Bothsides of the Table

A while back when I was reading the press I saw a quote from Randy Komisar, a partner at Kleiner Perkins that was simple, yet profound. He was quoted as saying,

“Being a great partner is as important as being smart or being right.”

I liked it so much I wrote it down and tried to think about what it meant to me and I promised myself I would write about that one day. What does it mean to be a great partner? In business? In life?

When I think about partners I think about: integrity, loyalty, commitment, trust and knowing that somebody will be there for me in good times and bad. I think of somebody who is non-judgmental even when they have reason to be. And while it’s not always easy to avoid saying “I told you so” or trying to persuade others that you have the “right” answer – it seems like a rational goal to avoid “knowing better.”

In a way it reminds me of a lesson my wife taught me. When she’s unhappy about a situation and is frustrated or near tears I immediately move into problem-solving mode. And she said to me long ago

“I’m not looking for better answers to my problem. I just want some sympathy. Just say you understand.”

So maybe that’s it. Being a great partner is being there for others and listening. Being a great partner is being a mensch. It’s helping others even if they don’t truly know you helped them behind the scenes. Or maybe helping them just by listening or showing up when they needed you. Being a great partner is knowing that sometimes people lose their temper and not judging them beyond the incident. Being a great partner is saying you’re sorry when you screw up.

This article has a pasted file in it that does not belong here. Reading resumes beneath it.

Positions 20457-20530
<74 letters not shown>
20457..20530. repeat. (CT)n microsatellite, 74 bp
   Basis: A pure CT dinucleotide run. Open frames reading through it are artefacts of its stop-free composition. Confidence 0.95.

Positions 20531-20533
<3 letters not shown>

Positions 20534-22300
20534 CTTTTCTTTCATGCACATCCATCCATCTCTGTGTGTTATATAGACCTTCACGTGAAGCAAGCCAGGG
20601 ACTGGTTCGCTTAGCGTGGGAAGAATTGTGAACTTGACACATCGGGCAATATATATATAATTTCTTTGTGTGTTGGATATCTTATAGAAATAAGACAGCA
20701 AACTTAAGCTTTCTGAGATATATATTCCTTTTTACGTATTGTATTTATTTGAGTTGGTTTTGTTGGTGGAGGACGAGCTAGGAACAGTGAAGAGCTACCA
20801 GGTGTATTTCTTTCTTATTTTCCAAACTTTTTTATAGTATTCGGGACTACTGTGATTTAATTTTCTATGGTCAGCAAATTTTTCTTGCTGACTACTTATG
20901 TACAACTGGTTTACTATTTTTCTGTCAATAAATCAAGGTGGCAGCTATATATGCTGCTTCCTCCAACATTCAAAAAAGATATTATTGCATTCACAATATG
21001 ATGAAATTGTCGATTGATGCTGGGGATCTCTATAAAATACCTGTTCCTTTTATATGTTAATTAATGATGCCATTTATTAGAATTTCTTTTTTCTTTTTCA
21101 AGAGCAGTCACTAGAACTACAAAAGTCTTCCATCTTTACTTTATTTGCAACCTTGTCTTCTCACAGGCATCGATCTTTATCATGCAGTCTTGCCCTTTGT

Being a great partner is not reneging on commitments. It’s not changing terms at the last minute because you can. It’s about finding win/win solutions even if you have leverage. Being a great partner is about

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Rental cars.

I have never met a person who loved their rental car company or the experience of turning up at an airport, waiting in line, paying a huge fee and then dealing with returns, airport shuttle buses and so forth not to mention half-washed and smelly cars. I think the closest parallel I have is the feeling I had for taxi cabs (inconvenient, smelly, expensive) before Uber. The rental car companies have a million scams to get more money out of you – mostly notably the gasoline scam. They either ask you to fill up your tank before returning the car (and gauge you if you don’t) or they pre-sell you “cheap” gas but when you factor in that you never return your car with a totally empty tank is also a scam.

And leave aside the fact that it’s very hard to rent cars if you’re below 25.

You simply can’t build a long-term great company by duping customers and with the top three rental car companies controlling 90+% of the market their behavior won’t change. It’s a classic “innovator’s dilemma,” making this market ripe for disruption.

Surely the startup can do better.